This basis of Pakistan in religious ideology soon led to some painful paradoxes. The loss of East Pakistan made it amply clear that religion was not enough to hold together a diverse and complex nation state like Pakistan when justice and equity was not provided to all its federating units and the ethnic nationalities that lived there.

The 1970s were perhaps the high water mark for the Leftist parties. In the 1970 elections, the PPP, a Left of the Centre party with a socialist agenda, took maximum seats in West Pakistan, and after the separation of East Pakistan, it formed the federal government.

In NWFP and Balochistan, the Leftist Nationalist Party and the ‘National Awami Party’ (NAP) formed coalition governments. Z.A Bhutto, a shrewd politician, in order to make his socialist agenda more acceptable to the masses called it Islamic socialism. The parties of the Left have to be apportioned a great deal of blame for not following democratic policies and undermining each other. Bhutto soon dismissed the Leftist government in NWFP and the one in Balochistan resigned in protest.

Very soon under pressures of practical politics Bhutto’s socialist agenda and Leftist polices became diluted to the extent that PPP was no longer any different from the other parties. In its subsequent stints in government under Benazir and Zardari, the PPP dropped the claim of being a Leftist party.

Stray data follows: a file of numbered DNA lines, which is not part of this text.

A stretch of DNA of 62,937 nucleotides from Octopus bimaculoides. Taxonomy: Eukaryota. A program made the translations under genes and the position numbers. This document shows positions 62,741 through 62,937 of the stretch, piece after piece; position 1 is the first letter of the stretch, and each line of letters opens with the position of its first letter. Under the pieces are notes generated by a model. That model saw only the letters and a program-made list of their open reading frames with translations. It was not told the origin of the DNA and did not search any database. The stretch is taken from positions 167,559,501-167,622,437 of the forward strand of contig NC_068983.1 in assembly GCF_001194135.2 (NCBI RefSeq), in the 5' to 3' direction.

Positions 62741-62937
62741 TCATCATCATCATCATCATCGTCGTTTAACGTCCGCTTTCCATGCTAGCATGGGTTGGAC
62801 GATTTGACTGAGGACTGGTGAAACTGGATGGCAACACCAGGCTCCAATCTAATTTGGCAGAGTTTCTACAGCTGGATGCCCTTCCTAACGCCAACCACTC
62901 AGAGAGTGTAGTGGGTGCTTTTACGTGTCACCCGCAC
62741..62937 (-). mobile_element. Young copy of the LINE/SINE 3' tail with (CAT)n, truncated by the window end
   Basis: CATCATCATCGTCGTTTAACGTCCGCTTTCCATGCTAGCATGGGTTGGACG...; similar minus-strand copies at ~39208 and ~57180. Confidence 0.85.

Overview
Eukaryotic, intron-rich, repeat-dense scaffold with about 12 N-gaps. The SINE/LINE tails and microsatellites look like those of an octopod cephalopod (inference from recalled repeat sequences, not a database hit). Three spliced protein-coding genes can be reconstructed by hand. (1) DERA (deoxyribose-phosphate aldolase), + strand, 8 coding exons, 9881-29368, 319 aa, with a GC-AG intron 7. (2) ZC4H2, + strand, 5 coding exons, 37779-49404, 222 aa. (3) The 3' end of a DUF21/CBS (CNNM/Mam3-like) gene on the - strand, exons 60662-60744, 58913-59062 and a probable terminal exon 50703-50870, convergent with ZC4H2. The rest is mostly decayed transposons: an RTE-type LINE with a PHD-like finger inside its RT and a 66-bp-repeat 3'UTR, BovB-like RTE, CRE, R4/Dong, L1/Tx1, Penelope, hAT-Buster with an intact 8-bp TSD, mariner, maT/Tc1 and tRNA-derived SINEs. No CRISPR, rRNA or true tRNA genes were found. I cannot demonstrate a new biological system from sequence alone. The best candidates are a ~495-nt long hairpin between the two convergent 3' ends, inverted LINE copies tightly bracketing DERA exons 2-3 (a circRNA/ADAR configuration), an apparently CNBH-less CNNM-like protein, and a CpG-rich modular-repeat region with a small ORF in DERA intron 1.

General Zia’s more than ten years of reactive, self-serving Islamic policies almost sounded the death knell for political Left in Pakistan. The parties of the Left were considered to be secular and irreligious and thus not worthy of public support.

Our secular and Leftist parties did not make any serious attempt at educating people about the correct meaning of secularism as an ideology where religion is a private affair of every citizen, and has nothing to do with the affairs of the state. Majority of governments in Pakistan -- both civilian and military -- have been Right wing. The parties of the Left have thus been provided very little space to grow and develop. Leftist parties when they did come to power like PPP in the centre, and ANP in KPK, their governance left a lot to be desired. The general perception was one of corruption, maladministration and nepotism.